(1) Overview


Klatzky (1980) described the working memory system as being a mental workbench using the analogy of a carpenters workbench. As a carpenter will lay out the tools and materials that they need for the job on their workbench so they are readily available, our mental workbench can hold ‘chunks’ of information that are required for our current cognitive goals. This workspace has limited capacity and the critical factors that contribute to this capacity ‘limit’ are open to debate but it is clear that the working memory system is a limited resource and that this limit varies across individuals.

Working memory ability has been shown to correlate reliably with other cognitive abilities such as; fluid intelligence (Conway, Cowan, Bunting, Therriault, & Minkoff, 2002), arithmetic (McLean & Hitch, 1999), the ability to prevent mind wandering during tasks requiring focus (Kane et al., 2007), executive attention (Kane & Engle, 2003), general learning disabilities (Alloway, 2009), and many more. In addition to its prominence within cognitive research there are a wide variety of other disciplines incorporating WM ability in to their research programmes and assessing the impact of this cognitive system on their respective domains of study. Some examples of topics that have seen measures of WM used as a predictor include depression (Arnett et al., 1999), learning computer languages (Shute, 1991), life event stress (Klein & Boals, 2001), regulating emotion (Kleider, Parrott, & King, 2010), and multitasking (Bühner, König, Pick, & Krumm, 2006; Hambrick, Oswald, Darowski, Rench, & Brou, 2010).

Complex span tasks

Daneman and Carpenter (1980) reported a paradigm that was designed to capture the conceptual requirements of simultaneous processing and memory operations thought to be inherent to working memory functioning. In their reading span task participants were required to read aloud sentences and attempt to remember the last word in each sentence. Administration consisted of three trials at set sizes two through six. The simultaneous processing of information while needing to store information for recall has become an integral part of working memory research.

Complex span tasks follow the paradigm of item storage with concurrent processing of a demanding task in which there are a set number of item storage and cognitive processing events. The form of the to-be-remembered (TBR) items and the processing task can take many forms. Turner and Engle (1989) introduced the operation span task with two versions that differed in the TBR units. The processing part of the operation span task involves presenting the participant with a mathematical operation (e.g. ‘(6/2) + 2 = 5’) to which the participant must assess whether or not the printed answer is correct. In the ‘Operations Word’ version each operation was followed by the presentation of a word and these words made up the TBR array. Another version used in their experiment was ‘Operations Digit’ where the participant was required to recall the numbers that were given as answers to the operations (regardless of whether the operation was true or false). Other variants of a verbal complex span task exist such as the counting span task (Case, Kurland, & Goldberg, 1982) where object counting forms the processing and array totals provide the TBR items, which was designed to be appropriate for a wide developmental population.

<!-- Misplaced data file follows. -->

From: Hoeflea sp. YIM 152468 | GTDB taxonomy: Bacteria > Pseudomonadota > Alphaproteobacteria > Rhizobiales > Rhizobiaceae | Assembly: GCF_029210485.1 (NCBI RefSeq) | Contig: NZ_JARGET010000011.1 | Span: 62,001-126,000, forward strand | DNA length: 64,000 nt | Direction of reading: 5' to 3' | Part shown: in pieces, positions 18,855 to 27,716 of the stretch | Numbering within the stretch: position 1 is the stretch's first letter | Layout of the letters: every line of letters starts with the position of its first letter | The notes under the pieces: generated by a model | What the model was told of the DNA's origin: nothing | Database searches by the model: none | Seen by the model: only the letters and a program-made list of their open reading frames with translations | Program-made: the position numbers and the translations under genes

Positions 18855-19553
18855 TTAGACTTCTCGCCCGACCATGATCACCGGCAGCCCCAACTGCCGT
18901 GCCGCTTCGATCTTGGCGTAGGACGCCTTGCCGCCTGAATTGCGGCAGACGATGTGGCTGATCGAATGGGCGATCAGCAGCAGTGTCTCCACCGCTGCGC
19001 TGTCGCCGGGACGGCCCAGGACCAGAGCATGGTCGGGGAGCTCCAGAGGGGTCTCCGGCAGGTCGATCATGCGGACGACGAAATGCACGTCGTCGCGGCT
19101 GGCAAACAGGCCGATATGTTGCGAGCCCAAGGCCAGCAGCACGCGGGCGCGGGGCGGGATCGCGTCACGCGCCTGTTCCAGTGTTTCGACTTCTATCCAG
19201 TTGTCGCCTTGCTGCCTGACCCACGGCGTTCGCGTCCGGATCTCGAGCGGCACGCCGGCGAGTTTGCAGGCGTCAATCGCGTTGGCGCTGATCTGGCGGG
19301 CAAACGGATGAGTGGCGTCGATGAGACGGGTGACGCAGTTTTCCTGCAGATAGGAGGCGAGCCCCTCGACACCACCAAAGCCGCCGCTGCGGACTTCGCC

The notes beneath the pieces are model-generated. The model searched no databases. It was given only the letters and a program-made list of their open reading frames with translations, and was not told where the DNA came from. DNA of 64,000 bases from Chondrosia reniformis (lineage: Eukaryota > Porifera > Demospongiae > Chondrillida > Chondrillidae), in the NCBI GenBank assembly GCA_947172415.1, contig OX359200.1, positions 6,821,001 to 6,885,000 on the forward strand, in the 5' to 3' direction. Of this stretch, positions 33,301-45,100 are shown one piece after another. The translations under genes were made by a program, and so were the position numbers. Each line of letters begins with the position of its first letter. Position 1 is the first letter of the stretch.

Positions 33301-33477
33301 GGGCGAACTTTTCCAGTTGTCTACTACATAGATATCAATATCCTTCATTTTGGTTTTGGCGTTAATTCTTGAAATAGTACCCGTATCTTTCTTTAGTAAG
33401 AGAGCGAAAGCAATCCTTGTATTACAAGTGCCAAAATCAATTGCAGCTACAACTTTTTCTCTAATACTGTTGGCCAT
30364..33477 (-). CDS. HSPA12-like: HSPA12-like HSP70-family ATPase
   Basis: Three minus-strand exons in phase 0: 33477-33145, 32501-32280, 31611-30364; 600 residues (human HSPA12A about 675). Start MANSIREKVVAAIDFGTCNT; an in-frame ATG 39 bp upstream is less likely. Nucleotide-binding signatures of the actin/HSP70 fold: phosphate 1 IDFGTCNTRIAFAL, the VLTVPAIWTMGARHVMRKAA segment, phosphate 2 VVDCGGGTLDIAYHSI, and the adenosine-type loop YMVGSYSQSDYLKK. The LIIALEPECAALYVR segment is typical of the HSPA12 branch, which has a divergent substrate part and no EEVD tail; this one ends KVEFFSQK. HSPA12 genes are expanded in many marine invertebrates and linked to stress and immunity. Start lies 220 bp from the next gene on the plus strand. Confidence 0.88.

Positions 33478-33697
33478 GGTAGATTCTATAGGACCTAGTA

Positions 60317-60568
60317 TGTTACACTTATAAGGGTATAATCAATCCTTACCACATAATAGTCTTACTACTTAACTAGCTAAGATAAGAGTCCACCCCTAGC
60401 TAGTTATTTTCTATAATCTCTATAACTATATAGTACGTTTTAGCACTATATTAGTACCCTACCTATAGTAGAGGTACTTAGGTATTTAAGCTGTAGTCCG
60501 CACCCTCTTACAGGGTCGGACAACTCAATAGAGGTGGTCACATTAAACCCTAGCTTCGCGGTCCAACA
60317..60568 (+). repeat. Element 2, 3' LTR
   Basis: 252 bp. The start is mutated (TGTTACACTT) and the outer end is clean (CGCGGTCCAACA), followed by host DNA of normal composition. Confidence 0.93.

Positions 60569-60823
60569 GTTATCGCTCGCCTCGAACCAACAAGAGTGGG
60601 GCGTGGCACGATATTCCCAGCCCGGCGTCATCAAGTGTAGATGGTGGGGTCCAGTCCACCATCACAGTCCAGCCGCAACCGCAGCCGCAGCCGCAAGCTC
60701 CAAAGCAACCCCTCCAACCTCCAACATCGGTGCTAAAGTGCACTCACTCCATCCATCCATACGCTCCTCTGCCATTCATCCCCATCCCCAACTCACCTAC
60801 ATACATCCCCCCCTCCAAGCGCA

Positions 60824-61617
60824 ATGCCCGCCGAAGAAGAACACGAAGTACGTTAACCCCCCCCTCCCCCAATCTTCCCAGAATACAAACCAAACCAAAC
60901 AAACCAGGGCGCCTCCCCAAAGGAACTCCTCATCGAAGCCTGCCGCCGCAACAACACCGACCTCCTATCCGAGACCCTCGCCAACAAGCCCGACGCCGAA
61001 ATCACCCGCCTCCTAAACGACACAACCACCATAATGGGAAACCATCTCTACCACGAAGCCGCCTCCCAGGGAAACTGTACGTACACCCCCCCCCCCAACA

A popular thread of research in the working memory literature relates to whether there is a separation of verbal and visuo-spatial domains in the WM system (as popularised by the multi-component model of working memory, Baddeley and Hitch (1974); Baddeley (1986)) or if a domain-general pool of resources might be the driving force behind WM performance. Therefore alongside verbal complex span tasks, a number of visuo-spatial complex span tasks have developed over time. For example, Shah and Miyake (1996) introduced a ‘rotation span’ task. This combined a processing phase which involved mentally rotating letters and judging whether or not they were regular or mirror images with a storage phase that presented arrows in varying orientations and lengths. The symmetry span task (Kane et al., 2004) uses grid locations in a 5x5 matrix as the storage units while the processing phase requires judgements on the symmetry of a pattern filled in an 8x8 matrix.

Availability of computerised tasks

Given this widespread incorporation of working memory measures in many domains of research, the availability of software to run computerised assessments of aspects of working memory ability is important for the ongoing investigation into the construct itself and the relationship with other functions.

Currently, the choices available to a researcher wishing to use working memory tasks, are (a) to build a software package from the ground up, or (b) to use a commercial product, such as standardised test kits available that relate to working memory such as the automated working memory assessment (Alloway, 2007). The AWMA is sold primarily to the education sector to assess pupils working memory but is also used as a research tool to provide measures of WM e.g. Holmes et al. (2010). One drawback to using such a tool might be cost, administering these packages to hundreds of participants would add a large amount to the cost of an experiment. In terms of experimental design these tools might not be a good fit in that they are administered in a specific way and there is no room for modification. This is a necessary property for a standardised tool so that one can assess scores compared to the normalised scores.